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Riding the wave of concert fashion as seen on Beyoncé and Taylor Swift, designers debuted their own metallic showpieces on the runways for spring. 

At Alexander McQueen, Sarah Burton took her final bow, following Naomi Campbell who closed the show in a silver bugle bead dress with open-heart embroidery. 

“It was a remarkable collection,” wrote WWD’s West Coast executive editor, Booth Moore, who pinpointed the designer’s use of gold for shredded gossamer knits and silver for organza embroidery, adding “there was an undercurrent of unraveling…as Burton herself was winding down.” 

While the designer’s send-off to McQueen, where she’s worked since 1997, was flooded with emotion (Campbell shed tears on the runway), metallics were primarily used for an uplifting effect.

That was Rei Kawakubo’s idea at Comme des Garçons. The Japanese designer told WWD’s international editor Miles Socha that, “to break free of the gloomy present, I hope to present a bright and light future.” Kawakubo lit up the catwalk by layering her abstract constructions — some resembling a giant turtle, others a big conch shell — with reflective fabrics in zany prints.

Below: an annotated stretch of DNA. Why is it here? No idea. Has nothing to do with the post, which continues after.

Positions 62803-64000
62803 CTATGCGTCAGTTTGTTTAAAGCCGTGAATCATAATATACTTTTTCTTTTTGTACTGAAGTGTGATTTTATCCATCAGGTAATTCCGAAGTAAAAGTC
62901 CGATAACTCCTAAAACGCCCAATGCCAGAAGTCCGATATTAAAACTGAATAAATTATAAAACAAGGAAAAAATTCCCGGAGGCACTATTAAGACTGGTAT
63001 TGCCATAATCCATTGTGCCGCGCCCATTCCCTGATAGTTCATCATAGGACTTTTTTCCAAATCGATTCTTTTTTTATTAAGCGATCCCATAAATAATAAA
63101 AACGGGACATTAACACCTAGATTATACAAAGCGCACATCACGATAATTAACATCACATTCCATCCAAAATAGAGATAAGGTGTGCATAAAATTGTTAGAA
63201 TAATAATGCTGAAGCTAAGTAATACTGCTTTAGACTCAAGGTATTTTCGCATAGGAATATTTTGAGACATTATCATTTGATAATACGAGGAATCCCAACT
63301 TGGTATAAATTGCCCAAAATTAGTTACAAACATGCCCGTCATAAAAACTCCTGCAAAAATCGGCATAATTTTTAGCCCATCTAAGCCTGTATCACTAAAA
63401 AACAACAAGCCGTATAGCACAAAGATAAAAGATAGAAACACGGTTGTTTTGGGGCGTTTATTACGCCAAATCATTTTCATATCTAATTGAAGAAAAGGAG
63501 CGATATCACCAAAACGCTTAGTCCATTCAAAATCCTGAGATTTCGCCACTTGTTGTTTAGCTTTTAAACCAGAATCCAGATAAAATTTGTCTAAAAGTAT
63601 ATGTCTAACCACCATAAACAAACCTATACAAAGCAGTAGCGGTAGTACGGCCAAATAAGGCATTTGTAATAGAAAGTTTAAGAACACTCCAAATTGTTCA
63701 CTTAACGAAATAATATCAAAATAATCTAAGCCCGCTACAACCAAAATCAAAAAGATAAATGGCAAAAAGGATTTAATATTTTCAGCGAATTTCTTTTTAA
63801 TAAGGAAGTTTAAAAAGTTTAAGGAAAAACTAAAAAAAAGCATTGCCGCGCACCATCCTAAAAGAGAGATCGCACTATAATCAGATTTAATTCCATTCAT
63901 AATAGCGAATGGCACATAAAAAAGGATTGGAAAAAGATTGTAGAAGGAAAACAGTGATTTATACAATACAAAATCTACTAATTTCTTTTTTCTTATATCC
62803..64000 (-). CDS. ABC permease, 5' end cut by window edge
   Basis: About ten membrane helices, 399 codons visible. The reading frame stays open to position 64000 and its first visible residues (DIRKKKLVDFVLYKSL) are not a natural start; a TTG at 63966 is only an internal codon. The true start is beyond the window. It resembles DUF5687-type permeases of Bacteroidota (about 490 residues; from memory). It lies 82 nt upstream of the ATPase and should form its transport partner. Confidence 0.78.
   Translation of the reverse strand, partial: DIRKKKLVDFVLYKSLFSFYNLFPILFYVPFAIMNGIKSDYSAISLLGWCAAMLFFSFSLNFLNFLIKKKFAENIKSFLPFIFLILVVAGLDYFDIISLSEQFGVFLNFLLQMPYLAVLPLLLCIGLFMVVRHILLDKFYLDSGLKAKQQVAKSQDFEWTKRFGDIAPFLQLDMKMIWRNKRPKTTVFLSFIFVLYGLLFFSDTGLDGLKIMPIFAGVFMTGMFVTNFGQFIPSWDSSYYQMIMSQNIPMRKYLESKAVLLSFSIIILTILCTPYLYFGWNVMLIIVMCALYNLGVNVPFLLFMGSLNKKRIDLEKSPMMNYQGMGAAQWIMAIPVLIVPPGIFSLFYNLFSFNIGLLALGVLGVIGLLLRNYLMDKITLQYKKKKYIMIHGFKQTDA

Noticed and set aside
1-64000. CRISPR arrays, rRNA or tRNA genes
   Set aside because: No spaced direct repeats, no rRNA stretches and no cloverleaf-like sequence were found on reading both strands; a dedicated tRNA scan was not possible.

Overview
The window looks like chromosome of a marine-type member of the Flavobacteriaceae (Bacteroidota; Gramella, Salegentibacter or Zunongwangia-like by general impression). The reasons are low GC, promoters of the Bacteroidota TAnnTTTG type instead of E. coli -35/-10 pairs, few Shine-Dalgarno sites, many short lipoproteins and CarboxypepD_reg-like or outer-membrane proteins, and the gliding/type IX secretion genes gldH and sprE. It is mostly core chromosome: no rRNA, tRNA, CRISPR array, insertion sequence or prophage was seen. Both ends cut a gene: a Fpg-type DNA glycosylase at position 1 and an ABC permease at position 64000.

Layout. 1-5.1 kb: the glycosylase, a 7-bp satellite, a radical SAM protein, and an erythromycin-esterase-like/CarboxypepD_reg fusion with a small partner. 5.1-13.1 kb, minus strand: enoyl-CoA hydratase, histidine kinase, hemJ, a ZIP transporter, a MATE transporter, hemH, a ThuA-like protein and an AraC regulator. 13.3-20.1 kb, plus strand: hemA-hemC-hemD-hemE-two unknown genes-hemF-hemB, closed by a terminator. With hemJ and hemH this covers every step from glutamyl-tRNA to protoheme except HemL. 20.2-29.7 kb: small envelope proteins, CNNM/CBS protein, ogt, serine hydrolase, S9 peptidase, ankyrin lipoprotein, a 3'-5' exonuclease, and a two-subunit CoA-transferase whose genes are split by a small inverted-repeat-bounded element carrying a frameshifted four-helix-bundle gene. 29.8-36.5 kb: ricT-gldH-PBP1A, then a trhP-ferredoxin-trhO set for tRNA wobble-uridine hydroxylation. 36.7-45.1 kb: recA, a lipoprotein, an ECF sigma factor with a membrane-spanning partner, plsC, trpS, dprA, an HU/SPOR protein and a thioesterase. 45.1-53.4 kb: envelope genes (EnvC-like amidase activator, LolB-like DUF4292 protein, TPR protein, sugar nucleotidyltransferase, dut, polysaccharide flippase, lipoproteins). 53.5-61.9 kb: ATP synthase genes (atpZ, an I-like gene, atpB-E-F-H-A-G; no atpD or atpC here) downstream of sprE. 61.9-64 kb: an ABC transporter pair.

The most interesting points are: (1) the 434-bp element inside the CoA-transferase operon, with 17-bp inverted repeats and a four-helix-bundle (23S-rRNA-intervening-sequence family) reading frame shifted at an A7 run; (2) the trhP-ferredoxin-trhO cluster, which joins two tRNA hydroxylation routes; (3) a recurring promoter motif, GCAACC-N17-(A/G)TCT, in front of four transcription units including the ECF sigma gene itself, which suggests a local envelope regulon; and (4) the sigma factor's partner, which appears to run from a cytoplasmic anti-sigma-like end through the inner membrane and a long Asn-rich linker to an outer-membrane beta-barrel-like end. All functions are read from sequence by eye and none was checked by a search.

On the more classic side, Ralph Lauren celebrated his return to New York Fashion Week by updating his iconic Polo shirt, which came in gold. Moore observed it was part of a black-and-metallic group “that was all about relaxed elegance.” Lauren’s gold-buttoned officer jacket was a through line, culminating in this season’s other supermodel moment: Christy Turlington in a single-shoulder gold lamé column gown. 

LaPointe, Nina Ricci and Avellano took a similar, fabric-first approach to the trend, using copper-toned lamé, leather and latex respectively to create shine without additional embellishment.

According to April Hennig, senior vice president and chief merchandising officer at Moda Operandi, “touches of gold and silver metallics — or combinations thereof — were this season’s more sophisticated answer to last year’s flashier sequins.”

Still, a few designers threw down the gauntlet for maximalism. They include Julien Dossena at Rabanne who made the case for French savoir-faire with jingle-jangly fringed metal mesh minidresses, wrap-skirts and tunics. “All the rock ‘n’ roll goddesses are going to want to wear them,” Moore said.